Previously, the fashion industry faces challenges related to mass production and mass consumption, and kimonos would solve those challenges.
Easy to recycle and upcycle
One kimono is cut into eight pieces by straight cutting and tailored, so that when the kimono is unraveled and joined together, it returns to the shape of the original piece of cloth.
Furthermore, because it is made by straight cutting, it has fewer scraps than other garments.
Because it returns to its original shape, it can be remade into a new kimono, and kimonos that have become difficult to wear have been reused as zabuton (cushions) and nunbin (cloth cloth). In this way, it can be said that reuse and upcycling are the basis of kimono.
Recently, many kimonos are being remade into dresses and clothes,
We never cut in curves.
We never cut in curves so that it can be used again.
Absolutely square straight cuts.
1) Shape that can be worn for a long time
Kimonos have not changed with the times, and their shape has remained unchanged since the Edo period (1603-1868).
To begin with, kimonos are slightly longer than the height of the wearer as "something to be worn for a long period of time. The dimensions can be adjusted as children grow and their weight increases or decreases.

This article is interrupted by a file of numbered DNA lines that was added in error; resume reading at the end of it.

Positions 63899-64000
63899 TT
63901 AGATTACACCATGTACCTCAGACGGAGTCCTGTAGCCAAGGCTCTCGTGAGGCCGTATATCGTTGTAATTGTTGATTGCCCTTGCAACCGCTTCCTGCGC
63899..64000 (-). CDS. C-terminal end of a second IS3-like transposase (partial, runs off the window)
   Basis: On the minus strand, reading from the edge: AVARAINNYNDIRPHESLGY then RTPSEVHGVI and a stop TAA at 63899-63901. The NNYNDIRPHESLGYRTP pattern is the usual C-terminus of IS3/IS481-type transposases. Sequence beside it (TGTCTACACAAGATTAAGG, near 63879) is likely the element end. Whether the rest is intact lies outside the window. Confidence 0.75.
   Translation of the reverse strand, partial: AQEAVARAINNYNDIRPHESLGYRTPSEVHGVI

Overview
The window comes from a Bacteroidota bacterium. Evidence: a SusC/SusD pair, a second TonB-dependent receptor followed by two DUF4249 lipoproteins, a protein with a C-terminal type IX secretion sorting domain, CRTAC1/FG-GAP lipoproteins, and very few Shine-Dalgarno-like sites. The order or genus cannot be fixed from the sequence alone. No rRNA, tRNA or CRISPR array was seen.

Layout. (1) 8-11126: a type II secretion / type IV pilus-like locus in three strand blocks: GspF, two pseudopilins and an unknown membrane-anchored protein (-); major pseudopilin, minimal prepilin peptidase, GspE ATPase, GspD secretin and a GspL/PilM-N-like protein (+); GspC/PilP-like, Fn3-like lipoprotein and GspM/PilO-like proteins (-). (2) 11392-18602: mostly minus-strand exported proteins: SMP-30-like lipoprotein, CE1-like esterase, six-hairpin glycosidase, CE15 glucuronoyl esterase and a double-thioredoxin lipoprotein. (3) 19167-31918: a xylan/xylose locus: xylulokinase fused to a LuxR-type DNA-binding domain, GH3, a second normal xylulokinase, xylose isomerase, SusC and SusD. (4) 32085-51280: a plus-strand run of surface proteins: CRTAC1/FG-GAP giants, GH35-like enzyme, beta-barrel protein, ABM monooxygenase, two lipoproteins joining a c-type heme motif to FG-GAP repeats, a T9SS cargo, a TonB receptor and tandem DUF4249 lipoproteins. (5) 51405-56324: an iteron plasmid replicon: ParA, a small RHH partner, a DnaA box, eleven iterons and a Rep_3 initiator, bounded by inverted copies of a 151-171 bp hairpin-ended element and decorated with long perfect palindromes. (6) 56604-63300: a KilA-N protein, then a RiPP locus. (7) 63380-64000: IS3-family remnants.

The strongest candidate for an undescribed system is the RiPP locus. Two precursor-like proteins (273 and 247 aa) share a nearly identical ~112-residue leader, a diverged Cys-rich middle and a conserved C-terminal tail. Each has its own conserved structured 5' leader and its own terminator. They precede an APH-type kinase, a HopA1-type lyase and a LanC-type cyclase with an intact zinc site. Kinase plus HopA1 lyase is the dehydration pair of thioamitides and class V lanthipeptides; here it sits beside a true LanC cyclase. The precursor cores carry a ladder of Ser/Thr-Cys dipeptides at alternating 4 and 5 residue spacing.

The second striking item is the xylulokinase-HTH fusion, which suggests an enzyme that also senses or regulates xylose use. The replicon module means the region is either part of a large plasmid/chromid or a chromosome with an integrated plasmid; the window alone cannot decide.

Even after becoming an adult, even if one's body shape changes, such as losing weight or gaining weight, it can be adjusted, so it is not restricted by one's body shape as is the case with western clothes.
(2) Passed down from one generation to the next
When the measurements no longer fit, the seams can be undone and the garment re-tailored.
When stains stand out, the fabric can be dyed a different color.
If the hem is frayed, it will be cut and repaired neatly.
Kimonos have been worn in everyday life,
Kimonos have been treated with great care.
If stored in good condition, they may be passed down from grandmother to mother, to her daughter, to her grandchildren, and so on for generations to come.
(3) Culture in which secondhand clothes are taken for granted
The act of wearing secondhand kimono was common among common people in the Edo period (1603-1867). Before the industrial revolution in the world, most industries in Japan were conducted by human hands, and only a few upper class people were able to purchase fabrics from kimono shops and have kimonos tailored. Many other ordinary people bought kimonos sold at secondhand clothing stores in town.
According to one theory, there were about 4,000 secondhand clothing stores in Edo. This number suggests that secondhand clothing was a commonplace part of the culture.
Kimonos are a bit environmentally friendly. Surprised?